Budget debates

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Fuel cut ‘crude and cruel’

Barry Cowen (FF, Laois – Offaly) described the cut in the fuel allowance as ‘crude and cruel’.  Although the government had promised to publish a strategy on fuel poverty, all we had was a reduction in the weeks of the fuel allowance from 32 to 26.  Although the minister had claimed that the weather had improved since the government came to power, he was not enough of an expert on climate change to advise that the weather would improve sufficiently to enable a six week cut in the fuel allowance.  


Child poverty statistics had been increasing in parallel with  and as a consequence of the cuts in child benefit, said Aengus O’Snodaigh (SF, Dublin SC).  The vital role of child benefit could not be overstated in terms of reducing child poverty and as a vital local economic stimulus.  The minister could have reduced consultants pay to €150,000 for €100m, saving the cuts to child benefit.  Changes to the earning disregard would force lone parents and their children into long-term welfare dependency.  It had been introduced to tackle an identified unemployment trap and the minister was defying orthodoxy and reinstating a poverty trap.  His constituency had 38% of families as single parents, double the national average.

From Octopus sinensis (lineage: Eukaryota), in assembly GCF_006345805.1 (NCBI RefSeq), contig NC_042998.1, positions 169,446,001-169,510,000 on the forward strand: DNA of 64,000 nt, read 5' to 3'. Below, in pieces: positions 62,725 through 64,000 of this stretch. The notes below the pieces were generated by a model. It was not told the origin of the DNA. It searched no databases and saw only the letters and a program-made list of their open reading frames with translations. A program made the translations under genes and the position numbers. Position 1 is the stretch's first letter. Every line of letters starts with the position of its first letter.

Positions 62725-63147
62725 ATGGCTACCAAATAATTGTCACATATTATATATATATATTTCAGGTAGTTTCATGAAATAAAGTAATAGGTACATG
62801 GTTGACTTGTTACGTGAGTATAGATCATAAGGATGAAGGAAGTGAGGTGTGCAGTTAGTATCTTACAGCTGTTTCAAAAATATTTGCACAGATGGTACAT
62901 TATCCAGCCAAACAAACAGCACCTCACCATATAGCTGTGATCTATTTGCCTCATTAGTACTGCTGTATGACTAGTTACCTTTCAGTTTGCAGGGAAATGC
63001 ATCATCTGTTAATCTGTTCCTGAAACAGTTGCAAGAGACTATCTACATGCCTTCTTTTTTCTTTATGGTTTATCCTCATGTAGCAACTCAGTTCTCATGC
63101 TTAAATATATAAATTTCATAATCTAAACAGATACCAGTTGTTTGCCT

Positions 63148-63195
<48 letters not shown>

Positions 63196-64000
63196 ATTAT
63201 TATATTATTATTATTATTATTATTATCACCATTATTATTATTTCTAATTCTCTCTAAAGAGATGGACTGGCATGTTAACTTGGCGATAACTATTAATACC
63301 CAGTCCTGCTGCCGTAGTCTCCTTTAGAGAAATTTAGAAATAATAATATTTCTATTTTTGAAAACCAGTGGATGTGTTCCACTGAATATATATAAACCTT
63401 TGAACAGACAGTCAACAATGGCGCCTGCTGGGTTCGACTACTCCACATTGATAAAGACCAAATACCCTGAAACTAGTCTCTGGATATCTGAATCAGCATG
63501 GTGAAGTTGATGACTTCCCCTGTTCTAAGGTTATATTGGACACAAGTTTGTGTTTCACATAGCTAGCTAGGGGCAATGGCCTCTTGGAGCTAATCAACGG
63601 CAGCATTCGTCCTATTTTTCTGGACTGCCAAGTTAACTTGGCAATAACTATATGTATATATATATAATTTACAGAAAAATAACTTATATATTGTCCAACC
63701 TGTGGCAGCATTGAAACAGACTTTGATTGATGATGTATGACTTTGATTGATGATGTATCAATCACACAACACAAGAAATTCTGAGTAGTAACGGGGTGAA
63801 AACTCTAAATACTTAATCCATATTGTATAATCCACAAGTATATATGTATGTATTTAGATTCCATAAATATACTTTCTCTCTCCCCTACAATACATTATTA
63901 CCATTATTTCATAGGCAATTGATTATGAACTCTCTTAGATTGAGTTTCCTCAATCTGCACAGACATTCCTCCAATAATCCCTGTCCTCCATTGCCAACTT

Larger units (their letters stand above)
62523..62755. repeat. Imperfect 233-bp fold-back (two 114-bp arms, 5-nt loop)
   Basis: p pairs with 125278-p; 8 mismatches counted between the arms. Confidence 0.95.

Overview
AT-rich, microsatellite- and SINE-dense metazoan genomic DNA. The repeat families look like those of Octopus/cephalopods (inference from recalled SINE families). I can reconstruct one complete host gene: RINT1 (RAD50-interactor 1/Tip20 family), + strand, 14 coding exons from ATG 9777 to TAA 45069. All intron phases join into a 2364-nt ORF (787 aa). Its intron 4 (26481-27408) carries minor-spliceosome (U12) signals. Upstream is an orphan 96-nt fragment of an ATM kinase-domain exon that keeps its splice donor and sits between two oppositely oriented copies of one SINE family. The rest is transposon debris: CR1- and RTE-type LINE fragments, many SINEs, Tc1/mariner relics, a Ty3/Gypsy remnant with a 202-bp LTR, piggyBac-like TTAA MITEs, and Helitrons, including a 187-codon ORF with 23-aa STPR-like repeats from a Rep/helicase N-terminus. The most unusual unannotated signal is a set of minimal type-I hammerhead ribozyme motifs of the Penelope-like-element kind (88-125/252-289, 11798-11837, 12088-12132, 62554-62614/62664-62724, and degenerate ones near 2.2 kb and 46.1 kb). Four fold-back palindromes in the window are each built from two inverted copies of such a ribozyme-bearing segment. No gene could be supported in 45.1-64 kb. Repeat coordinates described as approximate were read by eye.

Joan Collins (PBP, Dublin SC) spoke of the Book of grievances and hope campaign run by community development projects.  The idea went back to the French revolution, when people put their grievances into a book to show how the wealthy were beating them down.  She quoted children who had written into the book of Kilbarrack CDP:


Please, Santa, can you afford me this year?

My mam and dad cannot afford to buy me new winter clothes

My mam lost her job as a special needs assistant

You do not know how many lives you are ruining

Please do not shut our club

Dad has no money.


Joan Collins said she wanted to read them into the record because it was important that children were feeling the brunt of the cuts made in the house.


Maureen O’Sullivan (ind, Dublin SC) drew attention to the reports of TASC that stressed the cumulative effect on low income groups of not just this but of previous budgets, for this was not the first such budget.  She quoted Siegfried Sassoon, who spoke of the guzzling generals of the first word war, but we had their equivalent – the very wealthy, high earners and directors – who were not hurt by the budget and would not be struggling and who could go on their with guzzling. Some sectors of society had been hurt very badly and the pain it caused was disproportionate.  The community sector was being further eroded and The Wheel had highlighted how cuts would have a cumulative effect while the VAT increase would reduce the incomes of charitable bodies that could not reclaim VAT.